Pay Dirt: Sound Waves Accidentally Found One Quadrillion Tons of Diamonds Buried Deep Within the Earth

Monday, 16 July 2018 - 1:45PM
Science News
Monday, 16 July 2018 - 1:45PM
Pay Dirt: Sound Waves Accidentally Found One Quadrillion Tons of Diamonds Buried Deep Within the Earth
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Image Credit: Ayswaryak/Wikimedia Commons (CC BY-SA 3.0)
The biggest payday in history is sitting one hundred miles beneath Earth's surface. Scientists from MIT – with scholars at ten research universities around the world – have discovered over one quadrillion tons of diamond.

That's fifteen zeroes, for those of you keeping score at home.

Like so many scientific discoveries, this one happened by accident. The researchers originally set out to investigate some bizarre seismic data that nobody could explain.

Seismic data – that is, information about anything pertaining to earthquakes and the Earth's crust – can be gathered by analyzing sound waves. Sound waves move through different materials at different speeds depending on a range of factors including density and temperature.

What nobody could explain was why sound waves suddenly accelerated when they passed through what is called a "cratonic root."

According to Ulrich Faul, a member of MIT's Department of Earth, Atmospheric, and Planetary Sciences:

Opening quote
"The velocities that are measured are faster than what we think we can reproduce with reasonable assumptions about what is there…Then we have to say, 'There is a problem.' That's how this project started."
Closing quote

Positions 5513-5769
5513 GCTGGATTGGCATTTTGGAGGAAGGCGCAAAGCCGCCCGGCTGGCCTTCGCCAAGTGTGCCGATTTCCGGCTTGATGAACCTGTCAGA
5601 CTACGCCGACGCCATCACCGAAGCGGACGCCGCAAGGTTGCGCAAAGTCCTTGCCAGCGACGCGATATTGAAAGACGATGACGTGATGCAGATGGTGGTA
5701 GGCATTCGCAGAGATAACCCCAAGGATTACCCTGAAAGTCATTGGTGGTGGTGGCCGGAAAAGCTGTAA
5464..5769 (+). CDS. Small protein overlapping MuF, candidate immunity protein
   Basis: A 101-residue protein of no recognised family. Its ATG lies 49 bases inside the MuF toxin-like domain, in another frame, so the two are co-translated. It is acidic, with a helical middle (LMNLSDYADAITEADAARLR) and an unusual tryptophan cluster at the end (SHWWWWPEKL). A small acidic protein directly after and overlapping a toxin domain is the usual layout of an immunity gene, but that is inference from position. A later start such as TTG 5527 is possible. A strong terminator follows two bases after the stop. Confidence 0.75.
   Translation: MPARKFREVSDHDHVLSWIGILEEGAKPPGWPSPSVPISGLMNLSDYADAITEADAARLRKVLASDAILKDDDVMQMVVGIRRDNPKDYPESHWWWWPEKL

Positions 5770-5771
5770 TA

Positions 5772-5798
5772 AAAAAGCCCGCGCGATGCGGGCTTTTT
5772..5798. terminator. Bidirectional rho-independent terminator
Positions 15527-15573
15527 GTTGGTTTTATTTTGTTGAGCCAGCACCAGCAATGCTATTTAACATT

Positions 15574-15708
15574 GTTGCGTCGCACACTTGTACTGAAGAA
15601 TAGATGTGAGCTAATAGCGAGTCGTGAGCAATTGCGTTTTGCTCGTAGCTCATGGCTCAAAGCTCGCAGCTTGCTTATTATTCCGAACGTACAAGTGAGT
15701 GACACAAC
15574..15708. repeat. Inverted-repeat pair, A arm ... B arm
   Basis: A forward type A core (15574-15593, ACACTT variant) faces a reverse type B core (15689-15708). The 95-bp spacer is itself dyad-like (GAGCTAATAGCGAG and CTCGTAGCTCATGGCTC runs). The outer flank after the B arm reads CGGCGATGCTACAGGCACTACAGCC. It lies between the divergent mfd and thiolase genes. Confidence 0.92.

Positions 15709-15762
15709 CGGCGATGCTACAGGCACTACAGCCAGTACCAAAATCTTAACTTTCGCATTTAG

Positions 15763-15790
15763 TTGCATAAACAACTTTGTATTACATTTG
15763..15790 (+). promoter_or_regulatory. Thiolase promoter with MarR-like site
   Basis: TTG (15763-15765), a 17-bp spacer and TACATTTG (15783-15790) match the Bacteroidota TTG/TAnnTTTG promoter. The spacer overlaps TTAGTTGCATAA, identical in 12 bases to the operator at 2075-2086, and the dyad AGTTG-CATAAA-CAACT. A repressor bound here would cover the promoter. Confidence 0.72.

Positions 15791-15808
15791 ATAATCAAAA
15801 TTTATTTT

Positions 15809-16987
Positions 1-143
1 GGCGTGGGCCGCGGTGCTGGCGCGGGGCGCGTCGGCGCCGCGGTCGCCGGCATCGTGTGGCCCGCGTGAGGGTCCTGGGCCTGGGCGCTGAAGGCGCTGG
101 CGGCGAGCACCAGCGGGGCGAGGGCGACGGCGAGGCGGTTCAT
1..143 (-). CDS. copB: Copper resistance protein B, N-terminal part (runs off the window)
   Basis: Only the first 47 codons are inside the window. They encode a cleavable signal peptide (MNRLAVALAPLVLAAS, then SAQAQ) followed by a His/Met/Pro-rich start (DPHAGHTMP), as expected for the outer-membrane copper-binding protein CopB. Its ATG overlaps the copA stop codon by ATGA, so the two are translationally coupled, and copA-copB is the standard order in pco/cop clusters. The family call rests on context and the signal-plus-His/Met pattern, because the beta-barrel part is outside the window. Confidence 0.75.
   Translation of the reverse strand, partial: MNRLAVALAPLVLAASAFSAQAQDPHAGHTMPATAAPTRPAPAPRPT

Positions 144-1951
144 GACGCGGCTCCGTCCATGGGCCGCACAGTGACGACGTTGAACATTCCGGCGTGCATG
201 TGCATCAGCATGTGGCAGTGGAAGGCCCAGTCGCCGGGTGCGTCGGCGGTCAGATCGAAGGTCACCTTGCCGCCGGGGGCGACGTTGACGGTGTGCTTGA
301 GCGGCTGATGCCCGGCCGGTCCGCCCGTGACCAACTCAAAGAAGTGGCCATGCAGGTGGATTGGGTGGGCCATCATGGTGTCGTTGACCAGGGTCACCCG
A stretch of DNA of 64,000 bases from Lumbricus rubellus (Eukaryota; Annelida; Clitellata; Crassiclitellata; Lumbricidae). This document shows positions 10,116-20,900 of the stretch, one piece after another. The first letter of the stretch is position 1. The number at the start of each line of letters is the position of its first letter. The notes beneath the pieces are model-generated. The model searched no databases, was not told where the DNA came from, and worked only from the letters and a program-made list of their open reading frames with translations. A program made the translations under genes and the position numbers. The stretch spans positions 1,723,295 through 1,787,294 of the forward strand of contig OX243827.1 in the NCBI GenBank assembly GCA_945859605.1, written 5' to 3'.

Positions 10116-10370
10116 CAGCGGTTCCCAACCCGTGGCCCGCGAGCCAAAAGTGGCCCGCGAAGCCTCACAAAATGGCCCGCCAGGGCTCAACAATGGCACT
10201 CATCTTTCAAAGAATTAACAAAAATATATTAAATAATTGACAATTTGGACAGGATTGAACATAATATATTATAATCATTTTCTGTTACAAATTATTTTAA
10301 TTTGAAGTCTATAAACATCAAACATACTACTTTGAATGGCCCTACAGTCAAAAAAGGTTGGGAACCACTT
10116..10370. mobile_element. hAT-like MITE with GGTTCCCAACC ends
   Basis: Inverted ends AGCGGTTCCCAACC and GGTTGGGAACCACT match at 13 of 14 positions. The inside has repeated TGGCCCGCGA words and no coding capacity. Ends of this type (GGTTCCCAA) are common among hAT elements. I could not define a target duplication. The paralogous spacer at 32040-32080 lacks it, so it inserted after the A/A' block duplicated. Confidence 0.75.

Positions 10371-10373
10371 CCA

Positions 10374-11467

Cratons are ancient, unmoving sections in the center of tectonic plates. The very deepest portions are known as the "root." Although they aren't as hot or dense as the surrounding rock – which would otherwise explain the increased speed of sound waves – it still didn't account for just how fast they were traveling.

The research team created a 3D model of the sound wave velocities, then used this information to model possible mineral compositions that would account for this anomaly. In the end, there was only one possible answer.

"Diamond in many ways is special," Faul explains. "One of its special properties is, the sound velocity in diamond is more than twice as fast as in the dominant mineral in upper mantle rocks…"

All told, the research revealed 1,000 times more diamond than any previous study had indicated. While the discovery does spark the popular imagination, these diamonds are locked out of reach one hundred miles underground. The deepest hole ever drilled took 20 years to reach its ultimate 7.5-mile depth – not even an irritated Elon Musk can mine them to fund his next PR move.

Image Credit: Ayswaryak/Wikimedia Commons (CC BY-SA 3.0) Resized for main image.
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